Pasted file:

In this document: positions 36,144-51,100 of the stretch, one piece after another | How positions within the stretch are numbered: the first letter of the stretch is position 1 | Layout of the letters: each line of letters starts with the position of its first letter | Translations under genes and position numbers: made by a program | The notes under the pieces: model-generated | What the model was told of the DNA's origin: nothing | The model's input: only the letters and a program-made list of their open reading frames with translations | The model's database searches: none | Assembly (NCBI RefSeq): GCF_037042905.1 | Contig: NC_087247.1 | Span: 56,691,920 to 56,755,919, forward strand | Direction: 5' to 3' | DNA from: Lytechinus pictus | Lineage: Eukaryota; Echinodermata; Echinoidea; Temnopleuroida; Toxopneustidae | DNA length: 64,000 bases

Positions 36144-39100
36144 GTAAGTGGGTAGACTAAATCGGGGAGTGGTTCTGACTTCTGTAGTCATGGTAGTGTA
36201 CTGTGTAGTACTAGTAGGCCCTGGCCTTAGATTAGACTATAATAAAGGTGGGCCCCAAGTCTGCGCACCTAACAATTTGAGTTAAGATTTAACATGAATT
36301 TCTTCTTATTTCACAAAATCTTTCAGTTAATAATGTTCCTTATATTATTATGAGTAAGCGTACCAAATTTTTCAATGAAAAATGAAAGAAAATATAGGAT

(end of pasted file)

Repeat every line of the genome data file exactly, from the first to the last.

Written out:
In this document: positions 36,144-51,100 of the stretch, one piece after another | How positions within the stretch are numbered: the first letter of the stretch is position 1 | Layout of the letters: each line of letters starts with the position of its first letter | Translations under genes and position numbers: made by a program | The notes under the pieces: model-generated | What the model was told of the DNA's origin: nothing | The model's input: only the letters and a program-made list of their open reading frames with translations | The model's database searches: none | Assembly (NCBI RefSeq): GCF_037042905.1 | Contig: NC_087247.1 | Span: 56,691,920 to 56,755,919, forward strand | Direction: 5' to 3' | DNA from: Lytechinus pictus | Lineage: Eukaryota; Echinodermata; Echinoidea; Temnopleuroida; Toxopneustidae | DNA length: 64,000 bases

Positions 36144-39100
36144 GTAAGTGGGTAGACTAAATCGGGGAGTGGTTCTGACTTCTGTAGTCATGGTAGTGTA
36201 CTGTGTAGTACTAGTAGGCCCTGGCCTTAGATTAGACTATAATAAAGGTGGGCCCCAAGTCTGCGCACCTAACAATTTGAGTTAAGATTTAACATGAATT
36301 TCTTCTTATTTCACAAAATCTTTCAGTTAATAATGTTCCTTATATTATTATGAGTAAGCGTACCAAATTTTTCAATGAAAAATGAAAGAAAATATAGGAT